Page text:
“I think that spurred him on even angrier,” his mother said. “Like, ‘No, I’m going to stand on the field. I’m going to wear the jersey.’ ”

Moore remembers walking back to his dorm with just one thing on his mind: I need to play football. Upon his return, he was greeted by his then-roommate, an up-and-coming cornerback named Elijah Hicks. After a brief moment of sadness, Moore posited the idea that he might try to play another position, maybe tight end.

Within minutes, Hicks and Moore were in a sandpit, working toward the next step in Moore’s journey.

“What do you have to lose?” his mother offered him. “The worst you’re going to hear is no.”

Luckily for Moore, there wasn’t a second no, and at the end of a football-less summer, Wilcox gave him the call he’d been waiting for. He was invited to return to camp, this time as a tight end.

“I remember getting in a three-point stance for the first time, and I was trying to figure it out. It was like a whirlwind,” Moore said. “Some of the older guys took me in, guys like Ray Hudson, Malik McMorris, Ian Bunting. That was such a great tight end room looking back, and I look up to those guys. Without them, I wouldn’t be playing tight end. I wouldn’t know how to play tight end. I was a joke.”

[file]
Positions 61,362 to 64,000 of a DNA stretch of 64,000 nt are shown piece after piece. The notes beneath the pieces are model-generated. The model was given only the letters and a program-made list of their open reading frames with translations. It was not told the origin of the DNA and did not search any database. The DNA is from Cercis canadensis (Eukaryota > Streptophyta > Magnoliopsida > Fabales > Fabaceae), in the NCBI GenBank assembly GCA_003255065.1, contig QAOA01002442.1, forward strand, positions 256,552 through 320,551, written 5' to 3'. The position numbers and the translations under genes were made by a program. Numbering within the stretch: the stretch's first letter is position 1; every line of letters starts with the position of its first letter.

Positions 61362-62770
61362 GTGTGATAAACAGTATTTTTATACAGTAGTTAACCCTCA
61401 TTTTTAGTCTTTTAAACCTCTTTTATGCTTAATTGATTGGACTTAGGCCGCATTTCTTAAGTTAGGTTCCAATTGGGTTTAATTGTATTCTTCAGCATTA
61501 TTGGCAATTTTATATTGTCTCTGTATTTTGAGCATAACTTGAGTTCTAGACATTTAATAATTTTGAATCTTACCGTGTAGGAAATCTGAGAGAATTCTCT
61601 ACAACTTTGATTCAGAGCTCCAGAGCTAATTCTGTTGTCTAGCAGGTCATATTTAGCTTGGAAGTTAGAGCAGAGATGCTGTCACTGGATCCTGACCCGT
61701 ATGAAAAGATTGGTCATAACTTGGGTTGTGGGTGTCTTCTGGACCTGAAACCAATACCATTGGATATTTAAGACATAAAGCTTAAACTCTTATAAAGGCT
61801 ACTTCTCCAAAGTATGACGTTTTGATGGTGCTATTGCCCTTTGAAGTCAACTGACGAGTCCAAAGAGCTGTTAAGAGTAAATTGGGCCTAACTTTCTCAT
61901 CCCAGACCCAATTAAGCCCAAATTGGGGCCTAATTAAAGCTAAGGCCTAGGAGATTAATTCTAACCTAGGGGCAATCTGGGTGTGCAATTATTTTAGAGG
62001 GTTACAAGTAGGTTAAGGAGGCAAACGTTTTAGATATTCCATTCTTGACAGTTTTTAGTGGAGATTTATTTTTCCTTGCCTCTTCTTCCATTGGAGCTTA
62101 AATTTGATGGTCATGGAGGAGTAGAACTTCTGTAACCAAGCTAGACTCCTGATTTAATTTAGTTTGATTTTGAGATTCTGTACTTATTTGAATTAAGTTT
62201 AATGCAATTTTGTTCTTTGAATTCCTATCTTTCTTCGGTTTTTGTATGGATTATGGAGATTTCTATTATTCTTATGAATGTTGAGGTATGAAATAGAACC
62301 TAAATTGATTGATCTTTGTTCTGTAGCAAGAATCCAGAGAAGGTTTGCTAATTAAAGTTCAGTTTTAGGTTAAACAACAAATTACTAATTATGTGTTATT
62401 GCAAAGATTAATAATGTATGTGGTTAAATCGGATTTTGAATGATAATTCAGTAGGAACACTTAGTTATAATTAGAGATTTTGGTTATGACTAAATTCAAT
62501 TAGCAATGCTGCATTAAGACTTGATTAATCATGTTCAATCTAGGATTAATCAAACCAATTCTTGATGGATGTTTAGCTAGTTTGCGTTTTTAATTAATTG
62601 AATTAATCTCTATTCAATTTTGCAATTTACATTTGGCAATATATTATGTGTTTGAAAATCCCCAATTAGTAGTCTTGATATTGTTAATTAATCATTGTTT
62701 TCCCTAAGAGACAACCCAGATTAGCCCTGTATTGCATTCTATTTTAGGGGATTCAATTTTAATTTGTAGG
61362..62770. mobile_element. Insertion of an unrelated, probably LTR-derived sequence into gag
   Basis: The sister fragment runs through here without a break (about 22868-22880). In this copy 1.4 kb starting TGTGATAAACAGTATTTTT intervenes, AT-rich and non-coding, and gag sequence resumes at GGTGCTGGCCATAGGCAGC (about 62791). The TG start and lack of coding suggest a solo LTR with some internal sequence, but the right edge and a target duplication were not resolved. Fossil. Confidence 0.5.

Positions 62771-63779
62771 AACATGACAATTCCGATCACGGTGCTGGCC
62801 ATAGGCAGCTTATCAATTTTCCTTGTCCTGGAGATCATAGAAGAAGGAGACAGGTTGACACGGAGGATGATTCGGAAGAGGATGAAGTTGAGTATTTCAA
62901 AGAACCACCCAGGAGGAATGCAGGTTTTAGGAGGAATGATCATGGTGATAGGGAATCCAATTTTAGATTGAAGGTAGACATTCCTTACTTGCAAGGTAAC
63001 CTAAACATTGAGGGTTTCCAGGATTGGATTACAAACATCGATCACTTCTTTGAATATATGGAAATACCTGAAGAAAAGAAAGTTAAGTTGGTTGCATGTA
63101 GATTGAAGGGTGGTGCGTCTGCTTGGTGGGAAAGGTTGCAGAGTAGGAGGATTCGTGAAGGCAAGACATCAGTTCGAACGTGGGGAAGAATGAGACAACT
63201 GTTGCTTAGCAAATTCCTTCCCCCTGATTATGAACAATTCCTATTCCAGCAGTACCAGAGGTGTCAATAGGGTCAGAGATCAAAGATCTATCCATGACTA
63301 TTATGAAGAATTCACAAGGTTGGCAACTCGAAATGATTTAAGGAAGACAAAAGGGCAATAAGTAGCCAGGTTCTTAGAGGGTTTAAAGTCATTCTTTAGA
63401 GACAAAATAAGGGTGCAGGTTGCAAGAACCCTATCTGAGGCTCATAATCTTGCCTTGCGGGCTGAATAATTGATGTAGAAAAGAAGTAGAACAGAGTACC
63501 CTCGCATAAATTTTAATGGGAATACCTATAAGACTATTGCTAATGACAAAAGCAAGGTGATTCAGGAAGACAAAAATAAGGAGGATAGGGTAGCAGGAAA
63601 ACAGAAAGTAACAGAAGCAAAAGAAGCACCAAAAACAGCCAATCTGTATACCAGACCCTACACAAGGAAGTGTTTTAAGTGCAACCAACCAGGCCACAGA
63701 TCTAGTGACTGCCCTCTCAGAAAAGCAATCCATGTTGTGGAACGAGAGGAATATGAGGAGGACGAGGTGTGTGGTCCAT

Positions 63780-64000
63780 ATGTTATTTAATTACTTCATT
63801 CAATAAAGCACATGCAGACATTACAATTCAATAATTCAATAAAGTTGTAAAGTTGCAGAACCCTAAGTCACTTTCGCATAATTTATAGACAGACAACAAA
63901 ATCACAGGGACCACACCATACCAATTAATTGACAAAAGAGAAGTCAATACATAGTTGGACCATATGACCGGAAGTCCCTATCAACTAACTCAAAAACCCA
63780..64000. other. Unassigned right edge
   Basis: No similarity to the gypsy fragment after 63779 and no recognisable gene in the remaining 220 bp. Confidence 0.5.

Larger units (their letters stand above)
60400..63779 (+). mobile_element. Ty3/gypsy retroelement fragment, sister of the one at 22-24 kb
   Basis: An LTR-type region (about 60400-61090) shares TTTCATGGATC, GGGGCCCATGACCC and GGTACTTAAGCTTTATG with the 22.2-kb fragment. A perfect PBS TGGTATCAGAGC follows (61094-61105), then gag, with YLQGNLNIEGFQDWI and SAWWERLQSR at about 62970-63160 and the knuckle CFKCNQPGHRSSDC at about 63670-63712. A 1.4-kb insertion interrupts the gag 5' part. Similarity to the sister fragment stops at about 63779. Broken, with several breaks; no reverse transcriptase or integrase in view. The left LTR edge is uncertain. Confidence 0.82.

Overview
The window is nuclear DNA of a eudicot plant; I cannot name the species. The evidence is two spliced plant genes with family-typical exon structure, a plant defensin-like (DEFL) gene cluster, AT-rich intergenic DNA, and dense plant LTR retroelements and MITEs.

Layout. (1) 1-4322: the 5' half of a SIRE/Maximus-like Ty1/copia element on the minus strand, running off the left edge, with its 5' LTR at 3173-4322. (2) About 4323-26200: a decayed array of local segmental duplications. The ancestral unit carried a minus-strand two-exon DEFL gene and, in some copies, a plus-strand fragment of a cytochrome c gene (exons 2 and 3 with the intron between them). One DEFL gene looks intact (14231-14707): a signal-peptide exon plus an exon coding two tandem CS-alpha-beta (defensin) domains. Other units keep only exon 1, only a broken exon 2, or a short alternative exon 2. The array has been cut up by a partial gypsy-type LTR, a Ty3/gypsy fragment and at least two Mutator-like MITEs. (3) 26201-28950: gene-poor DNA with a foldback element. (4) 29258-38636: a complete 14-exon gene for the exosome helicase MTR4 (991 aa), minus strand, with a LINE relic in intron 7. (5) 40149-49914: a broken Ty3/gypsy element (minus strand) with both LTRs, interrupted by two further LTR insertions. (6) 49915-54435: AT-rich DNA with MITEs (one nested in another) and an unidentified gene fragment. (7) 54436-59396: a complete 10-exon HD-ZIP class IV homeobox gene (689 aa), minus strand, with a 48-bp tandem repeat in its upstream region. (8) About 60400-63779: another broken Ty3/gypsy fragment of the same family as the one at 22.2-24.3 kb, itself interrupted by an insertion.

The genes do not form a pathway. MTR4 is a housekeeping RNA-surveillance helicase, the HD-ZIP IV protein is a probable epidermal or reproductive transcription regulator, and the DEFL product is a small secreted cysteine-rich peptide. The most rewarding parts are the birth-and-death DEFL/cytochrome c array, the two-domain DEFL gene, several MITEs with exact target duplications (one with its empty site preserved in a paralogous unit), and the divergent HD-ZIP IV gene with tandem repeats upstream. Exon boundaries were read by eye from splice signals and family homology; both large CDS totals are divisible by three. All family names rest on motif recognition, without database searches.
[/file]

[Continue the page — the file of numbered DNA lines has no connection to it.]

The brevity breaks up the air for a moment, but Moore remains serious. He recalls his first welcome to a padded practice, where the former quarterback was greeted enthusiastically in the hole by all 6’2” and 252 pounds of linebacker Devante Downs. But the willingness to take on a future NFL linebacker as a scout team tight end is what makes Moore so valuable in the tight end room.

“We, the tight ends, call ourselves ‘dawgs’ — that’s been since the older guys,” he said. “Basically, you do whatever is asked.”

Whether that’s inserting on Downs or eventually catching his first career touchdown in the back of the end zone versus Illinois in the Redbox Bowl, Moore has always been up for the challenge.